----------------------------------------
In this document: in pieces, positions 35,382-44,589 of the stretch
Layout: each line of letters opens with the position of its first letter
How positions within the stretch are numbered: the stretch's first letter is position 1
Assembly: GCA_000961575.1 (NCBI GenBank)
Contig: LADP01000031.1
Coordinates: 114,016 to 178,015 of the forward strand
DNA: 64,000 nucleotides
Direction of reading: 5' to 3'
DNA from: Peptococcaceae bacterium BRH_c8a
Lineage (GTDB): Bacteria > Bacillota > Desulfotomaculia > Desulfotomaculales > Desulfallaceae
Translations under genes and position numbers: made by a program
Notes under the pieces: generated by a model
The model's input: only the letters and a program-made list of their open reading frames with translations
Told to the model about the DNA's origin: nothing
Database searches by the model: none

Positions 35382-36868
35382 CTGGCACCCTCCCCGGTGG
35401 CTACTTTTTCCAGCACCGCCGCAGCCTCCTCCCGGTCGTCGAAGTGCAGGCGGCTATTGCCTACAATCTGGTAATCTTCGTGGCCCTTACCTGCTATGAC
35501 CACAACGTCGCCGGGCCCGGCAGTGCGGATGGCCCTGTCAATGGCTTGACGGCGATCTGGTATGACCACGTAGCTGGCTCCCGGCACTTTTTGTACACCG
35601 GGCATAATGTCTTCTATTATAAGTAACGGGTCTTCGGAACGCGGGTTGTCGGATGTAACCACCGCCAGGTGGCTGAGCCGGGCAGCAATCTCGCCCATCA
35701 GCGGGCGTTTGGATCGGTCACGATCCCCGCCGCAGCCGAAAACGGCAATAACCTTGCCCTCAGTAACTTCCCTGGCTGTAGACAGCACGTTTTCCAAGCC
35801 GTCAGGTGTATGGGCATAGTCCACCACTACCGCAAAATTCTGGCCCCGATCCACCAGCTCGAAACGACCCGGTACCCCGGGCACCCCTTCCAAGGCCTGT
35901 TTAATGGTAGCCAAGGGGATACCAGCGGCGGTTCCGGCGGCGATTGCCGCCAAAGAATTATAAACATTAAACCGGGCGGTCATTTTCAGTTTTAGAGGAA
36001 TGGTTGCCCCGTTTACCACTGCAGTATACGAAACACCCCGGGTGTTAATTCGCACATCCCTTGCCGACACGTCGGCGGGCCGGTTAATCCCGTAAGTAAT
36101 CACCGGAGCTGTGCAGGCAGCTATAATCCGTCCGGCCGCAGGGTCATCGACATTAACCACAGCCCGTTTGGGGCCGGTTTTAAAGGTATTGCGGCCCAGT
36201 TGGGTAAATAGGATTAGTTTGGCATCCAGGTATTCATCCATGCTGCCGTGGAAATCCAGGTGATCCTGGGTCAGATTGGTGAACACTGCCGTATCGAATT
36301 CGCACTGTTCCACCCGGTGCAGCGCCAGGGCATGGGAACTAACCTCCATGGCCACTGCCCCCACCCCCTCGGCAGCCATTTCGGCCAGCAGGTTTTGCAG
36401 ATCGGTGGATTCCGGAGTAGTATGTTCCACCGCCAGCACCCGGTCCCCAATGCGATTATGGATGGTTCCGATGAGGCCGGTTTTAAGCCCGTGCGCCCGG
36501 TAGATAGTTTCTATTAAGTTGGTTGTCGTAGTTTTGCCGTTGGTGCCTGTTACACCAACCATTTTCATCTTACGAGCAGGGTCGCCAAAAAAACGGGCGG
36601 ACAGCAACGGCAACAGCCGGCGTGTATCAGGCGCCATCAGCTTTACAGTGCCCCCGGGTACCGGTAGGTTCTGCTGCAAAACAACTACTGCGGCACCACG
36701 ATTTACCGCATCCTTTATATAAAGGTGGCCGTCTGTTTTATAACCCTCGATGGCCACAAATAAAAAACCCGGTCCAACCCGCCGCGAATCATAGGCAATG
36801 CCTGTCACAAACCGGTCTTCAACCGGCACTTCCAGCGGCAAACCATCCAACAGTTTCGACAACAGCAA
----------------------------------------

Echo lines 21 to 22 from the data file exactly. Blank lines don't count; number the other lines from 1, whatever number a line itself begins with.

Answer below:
35701 GCGGGCGTTTGGATCGGTCACGATCCCCGCCGCAGCCGAAAACGGCAATAACCTTGCCCTCAGTAACTTCCCTGGCTGTAGACAGCACGTTTTCCAAGCC
35801 GTCAGGTGTATGGGCATAGTCCACCACTACCGCAAAATTCTGGCCCCGATCCACCAGCTCGAAACGACCCGGTACCCCGGGCACCCCTTCCAAGGCCTGT